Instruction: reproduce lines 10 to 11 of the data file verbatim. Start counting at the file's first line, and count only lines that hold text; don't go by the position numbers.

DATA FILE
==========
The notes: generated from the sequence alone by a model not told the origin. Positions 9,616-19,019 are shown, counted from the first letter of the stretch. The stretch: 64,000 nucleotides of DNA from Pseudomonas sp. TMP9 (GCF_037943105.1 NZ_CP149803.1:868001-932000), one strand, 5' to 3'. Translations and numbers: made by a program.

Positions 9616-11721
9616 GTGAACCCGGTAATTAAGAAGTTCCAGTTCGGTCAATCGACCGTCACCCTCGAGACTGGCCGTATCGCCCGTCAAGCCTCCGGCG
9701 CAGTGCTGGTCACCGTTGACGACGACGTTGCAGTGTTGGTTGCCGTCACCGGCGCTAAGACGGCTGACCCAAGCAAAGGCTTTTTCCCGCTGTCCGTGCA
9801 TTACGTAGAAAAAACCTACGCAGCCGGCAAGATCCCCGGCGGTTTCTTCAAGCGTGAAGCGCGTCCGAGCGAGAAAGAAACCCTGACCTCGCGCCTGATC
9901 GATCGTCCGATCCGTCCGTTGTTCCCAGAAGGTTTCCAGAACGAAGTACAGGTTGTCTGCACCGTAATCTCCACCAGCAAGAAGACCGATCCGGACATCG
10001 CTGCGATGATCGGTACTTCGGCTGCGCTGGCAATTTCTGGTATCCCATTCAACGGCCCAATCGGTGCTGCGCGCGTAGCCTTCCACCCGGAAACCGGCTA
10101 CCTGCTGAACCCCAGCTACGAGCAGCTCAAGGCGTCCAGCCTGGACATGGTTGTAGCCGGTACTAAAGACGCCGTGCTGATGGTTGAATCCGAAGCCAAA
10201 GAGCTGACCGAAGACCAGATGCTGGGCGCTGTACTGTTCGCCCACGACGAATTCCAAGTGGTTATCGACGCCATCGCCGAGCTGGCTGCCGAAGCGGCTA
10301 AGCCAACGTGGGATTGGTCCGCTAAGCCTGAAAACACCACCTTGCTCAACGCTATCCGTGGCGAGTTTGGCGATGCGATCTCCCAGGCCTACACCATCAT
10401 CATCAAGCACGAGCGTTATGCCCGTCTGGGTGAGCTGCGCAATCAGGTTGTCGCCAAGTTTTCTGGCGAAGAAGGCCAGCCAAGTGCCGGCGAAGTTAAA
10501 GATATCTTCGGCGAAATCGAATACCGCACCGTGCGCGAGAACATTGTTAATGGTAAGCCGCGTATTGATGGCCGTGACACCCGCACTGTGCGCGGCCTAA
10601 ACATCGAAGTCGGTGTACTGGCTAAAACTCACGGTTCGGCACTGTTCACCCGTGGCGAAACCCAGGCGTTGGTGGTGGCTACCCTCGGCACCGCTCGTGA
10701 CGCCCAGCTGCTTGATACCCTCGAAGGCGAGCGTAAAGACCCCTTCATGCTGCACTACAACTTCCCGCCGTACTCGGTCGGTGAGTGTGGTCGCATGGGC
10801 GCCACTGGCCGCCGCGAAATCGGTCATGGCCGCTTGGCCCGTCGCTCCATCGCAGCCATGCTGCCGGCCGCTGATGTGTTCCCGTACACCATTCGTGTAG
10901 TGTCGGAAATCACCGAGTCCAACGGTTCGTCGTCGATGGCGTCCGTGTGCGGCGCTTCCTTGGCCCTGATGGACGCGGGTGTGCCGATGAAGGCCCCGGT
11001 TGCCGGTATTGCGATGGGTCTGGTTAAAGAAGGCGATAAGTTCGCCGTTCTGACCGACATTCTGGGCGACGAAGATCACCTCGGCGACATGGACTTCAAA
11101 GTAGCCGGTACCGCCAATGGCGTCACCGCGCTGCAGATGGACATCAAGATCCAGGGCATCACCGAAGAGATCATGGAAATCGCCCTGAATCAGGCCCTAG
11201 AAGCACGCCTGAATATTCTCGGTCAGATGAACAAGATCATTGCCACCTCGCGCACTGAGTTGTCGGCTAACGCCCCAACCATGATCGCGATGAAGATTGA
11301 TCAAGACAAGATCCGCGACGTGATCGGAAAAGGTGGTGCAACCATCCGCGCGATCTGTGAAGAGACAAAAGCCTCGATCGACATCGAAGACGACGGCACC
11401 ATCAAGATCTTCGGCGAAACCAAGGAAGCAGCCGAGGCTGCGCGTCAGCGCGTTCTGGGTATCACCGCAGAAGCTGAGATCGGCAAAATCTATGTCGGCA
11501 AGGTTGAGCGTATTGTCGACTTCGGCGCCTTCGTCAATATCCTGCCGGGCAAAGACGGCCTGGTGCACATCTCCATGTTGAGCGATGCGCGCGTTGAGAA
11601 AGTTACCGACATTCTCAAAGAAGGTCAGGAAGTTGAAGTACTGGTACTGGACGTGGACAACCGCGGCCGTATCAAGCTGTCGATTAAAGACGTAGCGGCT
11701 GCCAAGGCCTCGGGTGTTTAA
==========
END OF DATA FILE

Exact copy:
10301 AGCCAACGTGGGATTGGTCCGCTAAGCCTGAAAACACCACCTTGCTCAACGCTATCCGTGGCGAGTTTGGCGATGCGATCTCCCAGGCCTACACCATCAT
10401 CATCAAGCACGAGCGTTATGCCCGTCTGGGTGAGCTGCGCAATCAGGTTGTCGCCAAGTTTTCTGGCGAAGAAGGCCAGCCAAGTGCCGGCGAAGTTAAA